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Absolutely breastfeeding first of all. I had a "lactation consultant" come see me after I gave birth, but I wouldn't say it was all that informative. I was told my baby was "too big" and I didn't have enough milk for him right away. I still breastfeed, but I have a very low supply and I think that it might be in part due to the fact that I supplemented a bit in the beginning.

I also second circ. I didn't circ, but I came across info by accident to be completely honest. If I hadn't of, I probably would've made the mistake of circ'ing because I thought that's what EVERYONE did. I don't think people realize that they have an option, as silly as that sounds.
 

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I like to stress the importance of baby being close to mom (and this goes along with not CIO) by telling them that an infant literally believes that they are one with mom (it takes something like 18 months to 3 years before a child fully understands that they are an individual, separate from their mother). By separating the baby from the mom, the baby feels as though they've lost an appendage, so to speak. So it's extremely important for baby's emotional well-being to be close to mom as much as possible.
 

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Will the medical establishment have issues with you if you inform parents of the truth on things? When I tried to co-sleep with my newborn those nurses popping in every couple hours through the night made me stop and tried to tell me I'd kill my baby. I couldn't stand leaving him in the bassinet untouched when he'd been held warm and soft inside til then, so I didn't sleep in the hospital at all. The lactation consultant looked at DS's 10.5% weight loss and bad latch and sleepiness and gave me formula, warning me that they would take him and hospitalize him if I didn't get his weight back up within 1 day (day 4) I pumped and gave bottles of colostrum/transitional milk instead because he couldn't keep the formula down, smart baby. Nobody told me 14 was a perfectly fine bilirubin level on day 4 and all he needed was to get milk going through him to get the jaundice down, no when I said isn't that pretty normal the doc's response was he'll get brain damage, he needs to be isolated under lights. I knew better through all of this but if I didn't comply they said they'd take him away.

Nobody told me how awsome it would be getting outside after my natural birth, hormones heightening my senses. I feel sorry for moms who don't experience that because they're locked in the hospital and treated like invalids for days, or filled with drugs that inhibit the release of those hormones. Nobody told me he'd sleep all the first day and I could let him and sleep too, cause after that I'd be waking him to feed every couple hours round the clock and spending 1.5 hours on getting milk into him each time for a week. Nobody told me I could still take those 5 blankets off him and cuddle him skin to skin even though he was more than an hour or so old and nurses had put them on him.

I really envy you the opurtunity to make life simpler and more pleasant for new moms and just born babies!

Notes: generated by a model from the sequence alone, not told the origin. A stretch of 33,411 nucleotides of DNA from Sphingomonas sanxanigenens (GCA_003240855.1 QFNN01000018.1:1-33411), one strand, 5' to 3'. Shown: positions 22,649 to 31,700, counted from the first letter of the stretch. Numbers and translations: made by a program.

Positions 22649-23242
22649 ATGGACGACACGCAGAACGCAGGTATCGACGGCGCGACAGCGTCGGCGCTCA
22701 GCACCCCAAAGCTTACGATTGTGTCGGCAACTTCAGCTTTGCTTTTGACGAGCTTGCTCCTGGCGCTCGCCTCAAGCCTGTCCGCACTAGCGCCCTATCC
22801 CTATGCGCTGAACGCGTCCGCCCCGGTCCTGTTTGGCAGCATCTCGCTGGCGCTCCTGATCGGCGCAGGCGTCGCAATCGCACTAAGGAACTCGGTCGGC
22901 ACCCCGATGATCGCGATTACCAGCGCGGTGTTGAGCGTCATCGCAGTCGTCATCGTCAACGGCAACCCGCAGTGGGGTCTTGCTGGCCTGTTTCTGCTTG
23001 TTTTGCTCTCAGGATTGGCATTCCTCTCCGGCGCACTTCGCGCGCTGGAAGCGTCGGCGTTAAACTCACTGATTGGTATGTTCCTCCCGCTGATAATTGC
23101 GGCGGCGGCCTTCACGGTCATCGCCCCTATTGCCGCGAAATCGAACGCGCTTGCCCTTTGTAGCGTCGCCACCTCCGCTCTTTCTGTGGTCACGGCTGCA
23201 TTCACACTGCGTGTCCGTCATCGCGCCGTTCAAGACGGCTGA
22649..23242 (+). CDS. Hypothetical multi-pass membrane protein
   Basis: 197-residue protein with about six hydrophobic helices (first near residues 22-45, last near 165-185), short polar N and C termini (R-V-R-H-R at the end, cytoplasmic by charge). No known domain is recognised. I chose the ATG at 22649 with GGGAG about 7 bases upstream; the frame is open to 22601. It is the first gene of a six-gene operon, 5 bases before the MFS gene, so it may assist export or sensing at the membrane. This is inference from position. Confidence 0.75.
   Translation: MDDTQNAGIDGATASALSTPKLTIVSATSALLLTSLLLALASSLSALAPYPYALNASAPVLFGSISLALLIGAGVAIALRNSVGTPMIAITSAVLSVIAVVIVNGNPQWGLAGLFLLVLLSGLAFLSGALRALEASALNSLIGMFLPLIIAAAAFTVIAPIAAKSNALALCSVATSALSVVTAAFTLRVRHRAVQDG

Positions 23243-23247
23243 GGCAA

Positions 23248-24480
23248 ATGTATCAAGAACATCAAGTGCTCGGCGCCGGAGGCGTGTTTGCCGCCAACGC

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Discussion Starter · #15 ·
I haven't had many issues with telling the truth as of yet, but I'm switching clinicals to a much less progressive hospital this fall (I'll keep ya posted). For example, the little book they give new parents at the more progressive hospital was pretty evidenced based. I read it cover to cover because my instructor told us that we shouldn't really give opposing views because parents come back and complain about how confusing that is. Luckily I found the info. in the book to be correct (I know the IBCLC that helped with the BF part and shes great). The problem is some of the nurses hold completely dated ideals and don't follow hospital protocol. I don't have to deal with them much because they are so busy that they are happy to have a student to take a patient off their load. Most of the moms I came across seemed to soak up everything I told them (which is a little scarey- I heard a peds doctor give horrible advice and the parents soaked that up). But, I am happy to know that I can make a small impact on that mamababy before they go home.

All this advice is very helpful
. Its hard when you don't have your own baby yet, so I research and listen to other mothers.
 

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Yes on the breastfeeding, including ideas on where they could get support. I found that I had time to read 'hand-outs' after birth, but didn't retain much info. that was spoken to me. The hand-outs were great to refer to. Lists of local resources might be helpful. Also, that babies bf often and for a LONG time. A few minutes later, it can start all over again - and that's not only o.k., but good for mom and baby.

Another rec. is to let the parents know they have options. Some things, I didn't even know I HAD an option about, just b/c it wasn't the way I had seen things done. Maybe let them know they can choose to co-sleep, or side-car or crib, etc. Give them info. so they can see there are choices to be made.

Suggest to Mom to take it easy and listen to her baby. She and baby both need time to adjust. At first, I was concerned that my baby would not sleep by herself. I learned she slept wonderfully in my arms and I could rest with her or read or be on the computer. She was telling me she needed that comfort and thank goodness I listened...and boy has that led to so many more wonderful experiences!

Also, I think it would be good to mention that it's o.k. to feel frustrated or overwhelmed. It takes time to get used to a new way of doing things. I am fortunate that my baby is pretty easy-going, but even then, there were times when I didn't feel like I knew what she wanted.

What wonderful experiences you have ahead of you!